During his run for the presidency, Donald Trump made the Federal Reserve a frequent target of his criticism, suggesting that the independent central bank was keeping interest rates low only as a political gesture to President Barack Obama. Trump declared that the stock market was in an over-inflated “bubble” driven by Fed policies, and said Fed Chair Janet Yellen’s decisions have been “political” and not based on good policy.
The overt politicization of the country’s central bank, which operates independently of the executive branch, was seen as a troubling sign by many, and Trump’s victory on November 8 immediately raised questions about whether he would try to exert influence over the Fed’s monetary policy decisions.
However, in an interview with the German business newspaper Handelsblatt that was published this weekend, James Bullard, president of the Federal Reserve Bank of St. Louis, offered some hope that Trump will not try to impose his will on the Fed’s policymaking board.
“President-elect Trump’s transition team has said that it wants to protect Fed independence,” Bullard said. “I take them at their word.”
He said it would be difficult for the Trump administration to make the argument that there is a need for a wholesale overhaul of the central bank’s policies, anyway.
“If inflation was running at 15 percent as in the 1980s, that might have been the opportunity to say that this is not working and we have to rearrange things,” Bullard said. “That is not the case today.”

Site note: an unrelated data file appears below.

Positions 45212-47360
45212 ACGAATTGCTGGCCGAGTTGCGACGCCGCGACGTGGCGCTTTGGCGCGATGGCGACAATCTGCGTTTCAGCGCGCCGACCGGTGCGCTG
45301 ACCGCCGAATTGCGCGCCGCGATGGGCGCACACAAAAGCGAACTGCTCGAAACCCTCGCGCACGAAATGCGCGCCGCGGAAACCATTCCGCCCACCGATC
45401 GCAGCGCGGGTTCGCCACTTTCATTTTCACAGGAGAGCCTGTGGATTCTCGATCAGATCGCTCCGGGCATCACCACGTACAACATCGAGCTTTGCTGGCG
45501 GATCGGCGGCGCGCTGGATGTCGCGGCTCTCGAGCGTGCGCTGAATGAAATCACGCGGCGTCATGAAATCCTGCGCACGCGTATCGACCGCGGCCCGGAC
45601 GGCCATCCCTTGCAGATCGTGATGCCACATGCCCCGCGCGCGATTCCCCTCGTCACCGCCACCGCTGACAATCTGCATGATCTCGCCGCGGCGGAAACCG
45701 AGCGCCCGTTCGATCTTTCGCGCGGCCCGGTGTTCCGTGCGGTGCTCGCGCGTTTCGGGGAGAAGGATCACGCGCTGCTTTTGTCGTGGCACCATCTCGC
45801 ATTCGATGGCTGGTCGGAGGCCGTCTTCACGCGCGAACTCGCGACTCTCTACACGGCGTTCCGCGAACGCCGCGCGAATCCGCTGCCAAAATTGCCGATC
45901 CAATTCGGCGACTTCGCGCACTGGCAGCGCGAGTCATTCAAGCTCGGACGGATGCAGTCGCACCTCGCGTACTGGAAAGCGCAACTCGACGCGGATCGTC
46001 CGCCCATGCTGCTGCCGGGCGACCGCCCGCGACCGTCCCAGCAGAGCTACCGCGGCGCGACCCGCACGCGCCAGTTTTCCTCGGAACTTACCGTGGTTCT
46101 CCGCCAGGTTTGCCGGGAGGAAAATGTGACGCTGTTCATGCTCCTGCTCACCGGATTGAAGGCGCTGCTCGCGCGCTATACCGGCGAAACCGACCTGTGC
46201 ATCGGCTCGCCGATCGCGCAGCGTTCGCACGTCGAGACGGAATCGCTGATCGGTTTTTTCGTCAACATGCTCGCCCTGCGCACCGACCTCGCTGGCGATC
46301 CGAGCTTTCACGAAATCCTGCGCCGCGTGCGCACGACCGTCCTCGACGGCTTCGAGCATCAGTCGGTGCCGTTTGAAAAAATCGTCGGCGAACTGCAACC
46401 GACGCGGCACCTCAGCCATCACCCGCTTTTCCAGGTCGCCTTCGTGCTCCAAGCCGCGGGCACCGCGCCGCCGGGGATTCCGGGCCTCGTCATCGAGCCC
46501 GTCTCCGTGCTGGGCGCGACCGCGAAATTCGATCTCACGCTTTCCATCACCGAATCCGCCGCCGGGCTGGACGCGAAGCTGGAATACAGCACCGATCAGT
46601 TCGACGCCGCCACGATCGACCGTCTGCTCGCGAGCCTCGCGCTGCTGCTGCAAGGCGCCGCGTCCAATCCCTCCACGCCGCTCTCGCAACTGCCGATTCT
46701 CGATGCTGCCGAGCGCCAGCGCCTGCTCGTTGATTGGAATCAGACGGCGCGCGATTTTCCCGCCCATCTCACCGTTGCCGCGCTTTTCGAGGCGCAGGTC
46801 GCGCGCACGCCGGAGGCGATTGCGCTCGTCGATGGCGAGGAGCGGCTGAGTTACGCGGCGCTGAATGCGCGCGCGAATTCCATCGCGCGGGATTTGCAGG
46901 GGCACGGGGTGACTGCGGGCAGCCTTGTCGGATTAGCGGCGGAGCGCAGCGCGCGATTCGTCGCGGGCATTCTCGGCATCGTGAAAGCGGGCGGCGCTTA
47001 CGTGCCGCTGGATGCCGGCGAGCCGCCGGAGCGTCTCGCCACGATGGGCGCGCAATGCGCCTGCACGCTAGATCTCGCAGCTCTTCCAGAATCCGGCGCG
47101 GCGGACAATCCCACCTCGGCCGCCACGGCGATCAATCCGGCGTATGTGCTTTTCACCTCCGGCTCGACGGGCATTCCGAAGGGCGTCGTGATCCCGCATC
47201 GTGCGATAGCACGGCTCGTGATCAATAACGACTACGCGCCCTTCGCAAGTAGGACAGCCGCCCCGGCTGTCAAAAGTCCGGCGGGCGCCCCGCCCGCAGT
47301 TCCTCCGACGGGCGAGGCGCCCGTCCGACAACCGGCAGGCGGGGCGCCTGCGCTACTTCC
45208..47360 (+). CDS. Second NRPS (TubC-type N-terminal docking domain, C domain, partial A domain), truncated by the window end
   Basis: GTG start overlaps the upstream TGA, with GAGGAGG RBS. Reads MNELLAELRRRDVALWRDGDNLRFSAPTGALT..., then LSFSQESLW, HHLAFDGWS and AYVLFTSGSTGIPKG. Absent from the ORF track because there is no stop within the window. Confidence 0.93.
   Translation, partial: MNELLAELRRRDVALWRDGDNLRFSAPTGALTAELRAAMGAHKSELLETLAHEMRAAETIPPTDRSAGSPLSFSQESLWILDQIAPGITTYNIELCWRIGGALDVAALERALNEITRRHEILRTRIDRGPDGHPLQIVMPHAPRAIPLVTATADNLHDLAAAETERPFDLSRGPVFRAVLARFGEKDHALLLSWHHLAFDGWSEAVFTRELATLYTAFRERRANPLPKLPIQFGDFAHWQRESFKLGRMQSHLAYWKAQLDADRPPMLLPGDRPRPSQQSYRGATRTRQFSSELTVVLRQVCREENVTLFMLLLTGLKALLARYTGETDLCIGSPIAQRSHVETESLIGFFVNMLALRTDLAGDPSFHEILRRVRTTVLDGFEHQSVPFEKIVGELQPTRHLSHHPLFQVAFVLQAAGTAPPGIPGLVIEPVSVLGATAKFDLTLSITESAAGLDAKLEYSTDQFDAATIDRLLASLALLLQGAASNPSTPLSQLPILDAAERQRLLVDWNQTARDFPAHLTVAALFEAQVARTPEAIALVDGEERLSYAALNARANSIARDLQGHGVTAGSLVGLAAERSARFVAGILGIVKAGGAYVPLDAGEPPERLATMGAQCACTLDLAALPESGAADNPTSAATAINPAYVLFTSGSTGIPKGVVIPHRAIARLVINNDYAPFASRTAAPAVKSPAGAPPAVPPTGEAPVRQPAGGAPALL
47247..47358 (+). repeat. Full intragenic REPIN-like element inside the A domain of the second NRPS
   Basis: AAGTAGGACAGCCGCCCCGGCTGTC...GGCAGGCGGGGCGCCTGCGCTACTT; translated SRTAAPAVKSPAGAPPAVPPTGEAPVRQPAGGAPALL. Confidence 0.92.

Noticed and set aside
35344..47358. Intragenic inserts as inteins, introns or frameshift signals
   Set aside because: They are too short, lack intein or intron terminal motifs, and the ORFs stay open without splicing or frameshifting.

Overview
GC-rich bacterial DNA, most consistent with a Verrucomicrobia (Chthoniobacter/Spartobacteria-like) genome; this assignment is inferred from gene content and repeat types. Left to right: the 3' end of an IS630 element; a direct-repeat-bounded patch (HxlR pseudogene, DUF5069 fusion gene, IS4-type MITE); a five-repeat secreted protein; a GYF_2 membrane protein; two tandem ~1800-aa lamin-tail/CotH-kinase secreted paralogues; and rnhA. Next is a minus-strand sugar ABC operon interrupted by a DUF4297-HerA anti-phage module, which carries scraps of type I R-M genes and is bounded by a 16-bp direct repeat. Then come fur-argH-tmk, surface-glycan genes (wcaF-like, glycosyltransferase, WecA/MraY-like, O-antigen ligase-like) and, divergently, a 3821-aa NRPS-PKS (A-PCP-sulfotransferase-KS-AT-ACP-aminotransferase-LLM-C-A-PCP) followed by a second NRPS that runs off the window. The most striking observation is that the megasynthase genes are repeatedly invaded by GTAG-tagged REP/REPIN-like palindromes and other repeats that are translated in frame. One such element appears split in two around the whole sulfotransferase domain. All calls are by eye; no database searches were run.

There are currently two open seats on the Federal Reserve Board, and Yellen’s term as chair, as well as the term of her second-in-command, Stanley Fischer, are up in 2018. In testimony before the Congressional Joint Economic Committee last week, Yellen said that she fully intends to serve out her term. Trump has already indicated that he will not re-nominate her, which would likely lead to her leaving the Fed, giving the president another chair on the board to fill. (Nominations to the board of the Fed last 14 years, but a Fed chair is appointed for only four years at a time.)
So, while Trump will have considerable opportunity to remake the institution, he’ll have to do it over the course of several years.
“He would only gradually be able to put his stamp on the institution,” Bullard said. “I think you’ll have a lot of continuity in policy-making in the meantime.”
At a time when many are nervous about the direction Trump will take the U.S., both economically and culturally, the prospect of at least some limited continuity at the Fed offers a small measure of reassurance.